Monday 24 December 1660

In the morning to the office and Commissioner Pett (who seldom comes there) told me that he had lately presented a piece of plate (being a couple of flaggons) to Mr. Coventry, but he did not receive them, which also put me upon doing the same too; and so after dinner I went and chose a payre of candlesticks to be made ready for me at Alderman Backwell’s. To the office again in the afternoon till night, and so home, and with the painters till 10 at night, making an end of my house and the arch before my door, and so this night I was rid of them and all other work, and my house was made ready against to-morrow being Christmas day. This day the Princess Royal died at Whitehall.

10 Annotations

PHE   Link to this

The telling of time
By what means would Sam Have known it was 10 at night? By the bells of a nearby church, or by a clock on his mantlepiece?

Brian G McMullen   Link to this

The telling of time.

Actually, the technology seems to be well on the move by the mid 1600's. SP is probably as accurate with time as most of us are with our !@^$#&%^$ fangled digital display devices.

The Clockmakers' Company is an active City of London craft guild or "Livery Company". It was founded under a Royal Charter of King Charles I in 1631. The charter's first statement is:

That a body should be set up for ever, "by the name of the Master, Wardens, and Fellowship of the Art or Mystery of Clockmaking of the City of London", to include all English-born clockmakers, whether freemen or not, who live within the City, or a radius of ten miles around it.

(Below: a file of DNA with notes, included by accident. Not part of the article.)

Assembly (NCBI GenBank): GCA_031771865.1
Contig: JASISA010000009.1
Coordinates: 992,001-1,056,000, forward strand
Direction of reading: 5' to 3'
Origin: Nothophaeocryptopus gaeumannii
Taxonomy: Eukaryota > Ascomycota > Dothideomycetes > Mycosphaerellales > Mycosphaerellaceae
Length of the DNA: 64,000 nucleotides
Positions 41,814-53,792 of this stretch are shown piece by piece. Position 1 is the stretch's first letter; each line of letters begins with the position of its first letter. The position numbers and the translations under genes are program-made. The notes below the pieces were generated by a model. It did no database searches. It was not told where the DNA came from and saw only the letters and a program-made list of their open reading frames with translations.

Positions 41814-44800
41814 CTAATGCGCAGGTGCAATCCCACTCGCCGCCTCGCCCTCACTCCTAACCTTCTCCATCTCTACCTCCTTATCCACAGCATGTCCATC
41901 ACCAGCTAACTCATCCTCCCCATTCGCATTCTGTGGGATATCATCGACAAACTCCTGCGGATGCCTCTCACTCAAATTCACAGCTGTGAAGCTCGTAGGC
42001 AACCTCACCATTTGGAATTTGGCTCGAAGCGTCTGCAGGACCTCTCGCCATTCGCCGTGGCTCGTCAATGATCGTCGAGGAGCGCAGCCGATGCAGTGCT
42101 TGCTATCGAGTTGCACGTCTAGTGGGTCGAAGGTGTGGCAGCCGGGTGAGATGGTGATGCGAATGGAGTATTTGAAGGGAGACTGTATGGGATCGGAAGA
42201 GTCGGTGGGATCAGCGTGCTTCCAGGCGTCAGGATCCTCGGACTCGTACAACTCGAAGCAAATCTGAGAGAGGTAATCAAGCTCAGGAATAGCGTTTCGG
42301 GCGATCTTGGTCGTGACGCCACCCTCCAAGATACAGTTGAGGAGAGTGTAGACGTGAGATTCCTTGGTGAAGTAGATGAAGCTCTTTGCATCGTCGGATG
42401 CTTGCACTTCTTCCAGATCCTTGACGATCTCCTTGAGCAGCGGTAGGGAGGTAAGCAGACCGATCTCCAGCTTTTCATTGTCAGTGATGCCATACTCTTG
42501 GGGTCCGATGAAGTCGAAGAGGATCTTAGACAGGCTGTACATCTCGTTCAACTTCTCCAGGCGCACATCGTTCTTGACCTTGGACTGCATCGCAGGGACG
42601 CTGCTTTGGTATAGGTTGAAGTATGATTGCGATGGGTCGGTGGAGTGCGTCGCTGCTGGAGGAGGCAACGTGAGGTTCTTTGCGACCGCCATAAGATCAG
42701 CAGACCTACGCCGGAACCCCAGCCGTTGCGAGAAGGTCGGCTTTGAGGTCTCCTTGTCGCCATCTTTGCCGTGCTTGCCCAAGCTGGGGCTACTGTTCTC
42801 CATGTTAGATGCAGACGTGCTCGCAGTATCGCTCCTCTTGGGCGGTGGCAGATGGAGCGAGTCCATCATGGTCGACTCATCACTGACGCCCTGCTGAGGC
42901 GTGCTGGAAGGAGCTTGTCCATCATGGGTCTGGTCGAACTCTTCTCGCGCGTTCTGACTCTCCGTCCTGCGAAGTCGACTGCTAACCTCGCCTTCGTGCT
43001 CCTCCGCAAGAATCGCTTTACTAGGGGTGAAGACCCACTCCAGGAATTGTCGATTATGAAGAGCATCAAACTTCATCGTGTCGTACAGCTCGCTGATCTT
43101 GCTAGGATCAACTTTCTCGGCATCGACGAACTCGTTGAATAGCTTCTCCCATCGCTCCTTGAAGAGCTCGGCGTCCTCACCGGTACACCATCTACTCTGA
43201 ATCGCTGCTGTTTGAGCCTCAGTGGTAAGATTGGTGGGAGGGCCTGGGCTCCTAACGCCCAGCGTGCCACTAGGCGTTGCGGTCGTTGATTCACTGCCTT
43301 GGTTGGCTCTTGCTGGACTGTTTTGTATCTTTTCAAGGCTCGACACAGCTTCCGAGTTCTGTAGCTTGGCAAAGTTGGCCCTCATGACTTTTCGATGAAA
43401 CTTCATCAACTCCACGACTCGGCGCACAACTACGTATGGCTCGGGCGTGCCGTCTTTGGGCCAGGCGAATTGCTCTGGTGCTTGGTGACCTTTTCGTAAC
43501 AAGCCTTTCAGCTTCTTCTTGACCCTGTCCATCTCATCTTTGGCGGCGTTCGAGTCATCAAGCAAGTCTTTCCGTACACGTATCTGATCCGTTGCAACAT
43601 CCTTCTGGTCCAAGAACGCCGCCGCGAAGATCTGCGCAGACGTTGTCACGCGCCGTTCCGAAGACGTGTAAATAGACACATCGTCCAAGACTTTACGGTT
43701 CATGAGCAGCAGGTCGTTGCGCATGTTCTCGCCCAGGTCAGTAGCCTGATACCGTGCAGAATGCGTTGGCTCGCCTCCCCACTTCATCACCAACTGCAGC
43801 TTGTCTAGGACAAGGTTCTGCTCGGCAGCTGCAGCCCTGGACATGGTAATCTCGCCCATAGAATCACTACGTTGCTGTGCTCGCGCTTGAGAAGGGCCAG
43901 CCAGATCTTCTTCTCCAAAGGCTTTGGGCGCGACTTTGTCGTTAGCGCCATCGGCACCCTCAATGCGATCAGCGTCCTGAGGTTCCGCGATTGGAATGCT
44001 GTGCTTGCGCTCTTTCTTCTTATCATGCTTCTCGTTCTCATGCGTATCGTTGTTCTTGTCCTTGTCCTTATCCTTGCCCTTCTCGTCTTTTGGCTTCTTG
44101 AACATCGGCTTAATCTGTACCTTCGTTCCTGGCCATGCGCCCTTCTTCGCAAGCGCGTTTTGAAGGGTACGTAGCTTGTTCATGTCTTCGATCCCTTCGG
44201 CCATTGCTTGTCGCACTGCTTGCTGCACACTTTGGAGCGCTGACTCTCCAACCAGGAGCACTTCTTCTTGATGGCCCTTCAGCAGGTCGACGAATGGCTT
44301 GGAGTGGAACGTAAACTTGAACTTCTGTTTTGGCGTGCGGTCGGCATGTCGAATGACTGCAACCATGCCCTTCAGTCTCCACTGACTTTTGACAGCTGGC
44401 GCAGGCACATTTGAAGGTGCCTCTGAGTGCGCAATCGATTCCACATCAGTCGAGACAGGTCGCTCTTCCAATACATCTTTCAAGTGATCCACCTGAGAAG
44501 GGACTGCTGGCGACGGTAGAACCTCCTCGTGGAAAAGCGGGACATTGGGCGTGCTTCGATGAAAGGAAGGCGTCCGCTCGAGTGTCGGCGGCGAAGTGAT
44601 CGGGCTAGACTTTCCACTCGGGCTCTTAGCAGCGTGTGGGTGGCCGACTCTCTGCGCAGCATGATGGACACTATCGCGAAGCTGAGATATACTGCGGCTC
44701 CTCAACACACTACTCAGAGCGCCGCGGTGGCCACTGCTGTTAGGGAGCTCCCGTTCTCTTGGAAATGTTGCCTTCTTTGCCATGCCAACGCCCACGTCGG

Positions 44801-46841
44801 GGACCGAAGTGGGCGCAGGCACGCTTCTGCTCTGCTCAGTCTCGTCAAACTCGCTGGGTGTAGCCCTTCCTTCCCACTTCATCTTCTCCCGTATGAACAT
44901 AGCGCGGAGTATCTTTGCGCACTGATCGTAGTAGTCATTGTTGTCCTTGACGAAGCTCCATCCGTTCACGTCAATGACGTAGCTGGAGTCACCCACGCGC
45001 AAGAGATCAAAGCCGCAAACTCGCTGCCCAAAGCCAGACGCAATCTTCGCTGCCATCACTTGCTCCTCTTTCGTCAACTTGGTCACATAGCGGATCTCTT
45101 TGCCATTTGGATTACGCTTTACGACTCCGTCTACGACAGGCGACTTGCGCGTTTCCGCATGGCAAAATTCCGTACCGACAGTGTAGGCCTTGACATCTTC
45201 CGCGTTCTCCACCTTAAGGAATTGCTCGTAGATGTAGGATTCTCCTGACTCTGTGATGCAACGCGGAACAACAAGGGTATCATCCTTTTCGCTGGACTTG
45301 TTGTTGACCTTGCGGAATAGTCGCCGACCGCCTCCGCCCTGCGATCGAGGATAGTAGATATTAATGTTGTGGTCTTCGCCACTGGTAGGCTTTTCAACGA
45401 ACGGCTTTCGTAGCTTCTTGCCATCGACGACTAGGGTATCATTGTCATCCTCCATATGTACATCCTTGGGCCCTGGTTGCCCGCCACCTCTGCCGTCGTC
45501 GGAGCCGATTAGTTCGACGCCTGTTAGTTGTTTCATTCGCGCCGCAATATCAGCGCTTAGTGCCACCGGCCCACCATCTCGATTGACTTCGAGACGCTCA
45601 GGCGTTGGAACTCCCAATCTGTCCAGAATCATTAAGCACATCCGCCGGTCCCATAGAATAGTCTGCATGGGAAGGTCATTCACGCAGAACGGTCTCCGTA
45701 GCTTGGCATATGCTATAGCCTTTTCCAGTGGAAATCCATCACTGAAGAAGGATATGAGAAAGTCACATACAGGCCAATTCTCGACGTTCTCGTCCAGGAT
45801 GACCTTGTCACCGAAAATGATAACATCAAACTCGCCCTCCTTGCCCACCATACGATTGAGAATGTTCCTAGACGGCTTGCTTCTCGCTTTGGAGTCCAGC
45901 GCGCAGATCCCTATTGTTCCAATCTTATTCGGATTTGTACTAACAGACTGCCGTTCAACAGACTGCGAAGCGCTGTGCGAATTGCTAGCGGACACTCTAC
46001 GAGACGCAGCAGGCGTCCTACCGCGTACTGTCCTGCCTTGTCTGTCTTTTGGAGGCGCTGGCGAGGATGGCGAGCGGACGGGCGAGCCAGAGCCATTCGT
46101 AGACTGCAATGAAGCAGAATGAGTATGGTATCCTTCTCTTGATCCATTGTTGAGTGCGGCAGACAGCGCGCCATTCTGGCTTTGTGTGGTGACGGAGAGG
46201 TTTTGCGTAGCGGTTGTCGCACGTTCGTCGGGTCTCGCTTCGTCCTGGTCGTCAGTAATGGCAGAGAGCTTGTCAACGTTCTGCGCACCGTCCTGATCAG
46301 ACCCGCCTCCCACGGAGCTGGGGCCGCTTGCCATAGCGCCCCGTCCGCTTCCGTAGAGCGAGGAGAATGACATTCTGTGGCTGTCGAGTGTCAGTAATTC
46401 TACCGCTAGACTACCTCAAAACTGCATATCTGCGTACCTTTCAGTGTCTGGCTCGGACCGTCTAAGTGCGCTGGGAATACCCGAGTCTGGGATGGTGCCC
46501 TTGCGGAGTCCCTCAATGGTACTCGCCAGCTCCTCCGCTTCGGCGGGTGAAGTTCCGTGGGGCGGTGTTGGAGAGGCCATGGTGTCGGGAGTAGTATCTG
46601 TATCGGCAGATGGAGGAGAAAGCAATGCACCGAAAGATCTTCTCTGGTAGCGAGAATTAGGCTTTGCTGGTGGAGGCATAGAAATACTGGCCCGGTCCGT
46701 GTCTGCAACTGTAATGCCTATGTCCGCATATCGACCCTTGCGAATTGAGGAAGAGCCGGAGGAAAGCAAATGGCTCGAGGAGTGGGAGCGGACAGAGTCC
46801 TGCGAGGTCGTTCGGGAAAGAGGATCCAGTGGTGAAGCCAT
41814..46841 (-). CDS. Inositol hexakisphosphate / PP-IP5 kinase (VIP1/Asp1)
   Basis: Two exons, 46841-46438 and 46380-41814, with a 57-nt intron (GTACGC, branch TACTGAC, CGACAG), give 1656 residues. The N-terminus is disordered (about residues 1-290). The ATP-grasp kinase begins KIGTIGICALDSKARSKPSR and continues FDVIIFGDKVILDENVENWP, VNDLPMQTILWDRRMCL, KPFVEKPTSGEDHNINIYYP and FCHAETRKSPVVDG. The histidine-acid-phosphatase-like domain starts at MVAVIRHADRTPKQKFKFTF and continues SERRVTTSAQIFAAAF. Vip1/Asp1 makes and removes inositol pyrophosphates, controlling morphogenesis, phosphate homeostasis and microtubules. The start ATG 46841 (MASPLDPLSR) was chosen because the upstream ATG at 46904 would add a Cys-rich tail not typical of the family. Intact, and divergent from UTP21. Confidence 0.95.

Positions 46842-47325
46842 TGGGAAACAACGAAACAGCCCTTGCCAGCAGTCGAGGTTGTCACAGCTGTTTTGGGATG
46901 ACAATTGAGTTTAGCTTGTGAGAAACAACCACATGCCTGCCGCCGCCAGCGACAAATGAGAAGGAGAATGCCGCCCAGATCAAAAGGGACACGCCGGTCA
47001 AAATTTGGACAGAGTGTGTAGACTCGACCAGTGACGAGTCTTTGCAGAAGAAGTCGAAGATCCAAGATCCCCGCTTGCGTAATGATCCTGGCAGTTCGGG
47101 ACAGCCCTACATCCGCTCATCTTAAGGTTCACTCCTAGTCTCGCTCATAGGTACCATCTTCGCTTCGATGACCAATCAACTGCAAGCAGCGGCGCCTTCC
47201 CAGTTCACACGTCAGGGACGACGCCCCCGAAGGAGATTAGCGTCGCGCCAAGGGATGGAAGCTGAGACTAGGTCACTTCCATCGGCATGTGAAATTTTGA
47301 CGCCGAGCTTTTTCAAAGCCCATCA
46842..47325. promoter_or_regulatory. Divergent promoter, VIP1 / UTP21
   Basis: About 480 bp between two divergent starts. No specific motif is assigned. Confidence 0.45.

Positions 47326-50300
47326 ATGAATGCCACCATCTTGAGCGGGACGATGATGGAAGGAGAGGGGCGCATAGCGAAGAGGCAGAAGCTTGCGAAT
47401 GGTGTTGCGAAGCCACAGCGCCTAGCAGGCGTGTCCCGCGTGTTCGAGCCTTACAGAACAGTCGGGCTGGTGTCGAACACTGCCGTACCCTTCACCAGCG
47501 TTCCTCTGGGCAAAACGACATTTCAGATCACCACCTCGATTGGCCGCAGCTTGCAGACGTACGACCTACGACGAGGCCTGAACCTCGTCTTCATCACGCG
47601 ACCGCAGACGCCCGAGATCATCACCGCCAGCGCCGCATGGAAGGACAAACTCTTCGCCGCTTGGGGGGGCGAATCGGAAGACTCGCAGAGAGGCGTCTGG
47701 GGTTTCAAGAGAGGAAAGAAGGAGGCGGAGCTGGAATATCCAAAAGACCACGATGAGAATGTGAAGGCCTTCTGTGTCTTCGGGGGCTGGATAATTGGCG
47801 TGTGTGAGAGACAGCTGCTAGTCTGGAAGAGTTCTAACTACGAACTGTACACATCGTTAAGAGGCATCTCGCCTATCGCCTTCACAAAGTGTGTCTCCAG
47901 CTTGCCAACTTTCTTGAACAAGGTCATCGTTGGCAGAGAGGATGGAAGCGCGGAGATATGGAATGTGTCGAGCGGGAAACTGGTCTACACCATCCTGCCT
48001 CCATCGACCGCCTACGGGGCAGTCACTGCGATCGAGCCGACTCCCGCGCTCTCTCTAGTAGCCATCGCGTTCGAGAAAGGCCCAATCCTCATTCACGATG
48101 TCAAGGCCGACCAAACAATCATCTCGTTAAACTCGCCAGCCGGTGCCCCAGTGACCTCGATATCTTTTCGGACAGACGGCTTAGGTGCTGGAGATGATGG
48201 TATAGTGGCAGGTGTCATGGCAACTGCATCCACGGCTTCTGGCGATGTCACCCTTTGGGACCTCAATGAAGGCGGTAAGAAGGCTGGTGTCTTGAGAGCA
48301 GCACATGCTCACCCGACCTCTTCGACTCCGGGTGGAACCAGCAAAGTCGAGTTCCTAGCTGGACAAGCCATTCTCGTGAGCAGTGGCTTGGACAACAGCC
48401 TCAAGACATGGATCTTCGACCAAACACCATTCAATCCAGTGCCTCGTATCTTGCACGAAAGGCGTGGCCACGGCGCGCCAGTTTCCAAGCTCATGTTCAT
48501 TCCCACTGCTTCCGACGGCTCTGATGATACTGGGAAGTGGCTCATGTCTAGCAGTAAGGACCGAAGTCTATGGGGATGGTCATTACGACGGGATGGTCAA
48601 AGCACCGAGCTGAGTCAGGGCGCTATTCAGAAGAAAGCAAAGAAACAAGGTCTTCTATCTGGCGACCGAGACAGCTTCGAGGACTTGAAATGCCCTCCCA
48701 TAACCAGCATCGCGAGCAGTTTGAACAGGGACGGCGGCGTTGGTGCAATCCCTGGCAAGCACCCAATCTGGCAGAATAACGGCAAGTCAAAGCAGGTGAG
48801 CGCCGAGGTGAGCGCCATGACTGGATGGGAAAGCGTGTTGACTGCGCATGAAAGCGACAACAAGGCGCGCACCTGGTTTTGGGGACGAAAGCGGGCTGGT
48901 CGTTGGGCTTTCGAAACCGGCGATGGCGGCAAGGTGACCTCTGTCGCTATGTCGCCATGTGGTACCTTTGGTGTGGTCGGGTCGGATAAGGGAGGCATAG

More information will be posted under the Science and Technology heading.

Brian G McMullen   Link to this

So who has paid for all this work?

I am beginning to believe that the 'government' is spending lots of money on SP's pet project. My reason is he has not once mentioned how much this is costing him. SP and his money are not parted easily and I believe he would have had a word or two about cost overruns by this point.

vincent   Link to this

Telling of time: SP does tell us on 16th jan 1660
"...staid up till the bell-man came by with his bell just under my window as I was writing of this very line, and cried, "Past one of the clock, and a cold, frosty, windy morning." ..."

Another method was by bells [1 to 8 ea 1/2 hr]now that he is in a navy establishment with some old salts-[tars] they would have a man do the 'onors for a mere 1/4d.
Also another possibility that there were some clock towers around, and bells from some of the churches did strike a few bells, to announce the hour of curfew . Mundane things like time, was not of the essence[?tempus fugit]. The Churches did strike to call the faithful to fill the pews { 'tis why he was always available and on time for a little light listening on the dull days: the bells tolled} and bells tell of other notable events.
see fri nov 21 for bell navy connection

vincent   Link to this